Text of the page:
This road is a bit difficult, as you will think of yourself as the only skilled driver, while the waterfalls along the way, the stiff cliffs, and the beautiful lush forest surrounding you distract other drivers. A narrated tour is a good idea if you do not want to drive around here, but if driving it is advisable that you keep eyes on the road. This road is the one that tourists refer to the locals as being rude, however, this is the road that locals take to and from work, and tourists and honeymooners, who have plenty of time, may be in the way. It is polite to let the locals pass to their destination.
Along this road, you may find a few fruit shacks belonging to local farmers who sell their fruits and fresh fruit juice. Before heading to this road, it is advisable to fill up the gas tank and pack some snacks.
The trip to Hana requires planning for a whole day and overnight stay. There are some very nice bed and breakfasts in Hana. You can hike towards 7 pools during the next morning. Early is better as after 10:30 am, paradise will start getting crowded. Here you will also find great vacation homes. The Hana House is perfect for honeymooners.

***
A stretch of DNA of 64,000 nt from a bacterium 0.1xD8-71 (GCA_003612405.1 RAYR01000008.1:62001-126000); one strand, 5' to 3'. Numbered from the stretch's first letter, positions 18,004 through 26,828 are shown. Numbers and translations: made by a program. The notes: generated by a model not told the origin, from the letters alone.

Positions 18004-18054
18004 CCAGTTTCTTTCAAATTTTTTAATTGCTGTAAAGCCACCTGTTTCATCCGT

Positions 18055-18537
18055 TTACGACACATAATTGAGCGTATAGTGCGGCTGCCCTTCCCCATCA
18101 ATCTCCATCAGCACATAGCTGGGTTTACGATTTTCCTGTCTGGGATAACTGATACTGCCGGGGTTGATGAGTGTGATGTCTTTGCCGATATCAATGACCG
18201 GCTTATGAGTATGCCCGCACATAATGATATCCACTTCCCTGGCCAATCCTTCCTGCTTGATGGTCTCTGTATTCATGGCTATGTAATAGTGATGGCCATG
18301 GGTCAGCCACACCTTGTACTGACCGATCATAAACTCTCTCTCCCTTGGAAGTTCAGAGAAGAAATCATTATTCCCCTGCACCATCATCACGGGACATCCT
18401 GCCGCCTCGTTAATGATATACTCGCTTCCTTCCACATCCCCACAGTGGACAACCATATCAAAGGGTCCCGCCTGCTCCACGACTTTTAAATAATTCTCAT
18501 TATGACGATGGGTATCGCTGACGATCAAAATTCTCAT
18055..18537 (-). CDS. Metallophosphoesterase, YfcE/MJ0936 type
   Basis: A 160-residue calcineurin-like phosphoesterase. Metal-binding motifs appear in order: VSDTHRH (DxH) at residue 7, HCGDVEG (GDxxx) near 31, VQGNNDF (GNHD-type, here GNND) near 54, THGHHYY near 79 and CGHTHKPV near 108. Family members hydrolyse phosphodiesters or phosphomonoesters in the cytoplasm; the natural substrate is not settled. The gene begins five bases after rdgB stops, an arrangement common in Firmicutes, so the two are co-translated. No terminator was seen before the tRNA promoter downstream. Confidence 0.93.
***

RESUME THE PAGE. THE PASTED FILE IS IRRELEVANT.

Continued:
The drive is a bit long, about 52 miles and it takes about three hours; however, for nature lovers it is paradise, as they will encounter many natural wonders. The visitor will love the many waterfalls along the way. Waianapanapa State Park is just four miles before Hana. This is a large park, about 120 acres that has a rugged coastline and gorgeous black sand beaches.
The hike will take you over black lava roads towards the Wainapanapa Caves, the beach with black sand, or to ancient Hawaiian spots. The black sand beach is a bit rough for swimming, but the caves offer clear calm waters, however cool.
Hana has approximately two thousand residents. The feel of this town is of the Hawaii at the turn of the century. This town is special, has a very slow pace of life, no stress, and is away from civilization. Do not expect the bank to have traditional or regular banking hours - the bank is simply open when it is open, if not it is closed.
The economy of this town started to change in the 40s, when sugar was not profitable much longer. The economy turned to cattle, which was brought from Molokai. The Hana Cattle Ranch was born. This ranch has about fourteen thousand acres.